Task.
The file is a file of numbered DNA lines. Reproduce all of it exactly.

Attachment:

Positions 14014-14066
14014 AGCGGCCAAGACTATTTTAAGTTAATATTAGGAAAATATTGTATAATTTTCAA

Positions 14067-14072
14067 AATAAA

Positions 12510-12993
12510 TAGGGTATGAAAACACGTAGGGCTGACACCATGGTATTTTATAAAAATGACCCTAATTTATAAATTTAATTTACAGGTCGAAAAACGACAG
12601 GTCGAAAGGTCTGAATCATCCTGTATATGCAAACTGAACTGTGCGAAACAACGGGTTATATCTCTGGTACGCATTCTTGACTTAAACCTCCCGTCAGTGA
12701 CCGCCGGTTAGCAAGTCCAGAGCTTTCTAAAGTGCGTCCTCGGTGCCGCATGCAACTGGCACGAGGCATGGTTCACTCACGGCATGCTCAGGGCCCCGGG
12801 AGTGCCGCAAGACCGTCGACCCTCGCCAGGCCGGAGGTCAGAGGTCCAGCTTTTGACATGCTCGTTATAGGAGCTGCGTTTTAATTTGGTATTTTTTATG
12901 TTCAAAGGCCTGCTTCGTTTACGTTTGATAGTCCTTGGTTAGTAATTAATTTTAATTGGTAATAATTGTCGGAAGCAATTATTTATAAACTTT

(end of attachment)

Positions 14014-14066
14014 AGCGGCCAAGACTATTTTAAGTTAATATTAGGAAAATATTGTATAATTTTCAA

Positions 14067-14072
14067 AATAAA

Positions 12510-12993
12510 TAGGGTATGAAAACACGTAGGGCTGACACCATGGTATTTTATAAAAATGACCCTAATTTATAAATTTAATTTACAGGTCGAAAAACGACAG
12601 GTCGAAAGGTCTGAATCATCCTGTATATGCAAACTGAACTGTGCGAAACAACGGGTTATATCTCTGGTACGCATTCTTGACTTAAACCTCCCGTCAGTGA
12701 CCGCCGGTTAGCAAGTCCAGAGCTTTCTAAAGTGCGTCCTCGGTGCCGCATGCAACTGGCACGAGGCATGGTTCACTCACGGCATGCTCAGGGCCCCGGG
12801 AGTGCCGCAAGACCGTCGACCCTCGCCAGGCCGGAGGTCAGAGGTCCAGCTTTTGACATGCTCGTTATAGGAGCTGCGTTTTAATTTGGTATTTTTTATG
12901 TTCAAAGGCCTGCTTCGTTTACGTTTGATAGTCCTTGGTTAGTAATTAATTTTAATTGGTAATAATTGTCGGAAGCAATTATTTATAAACTTT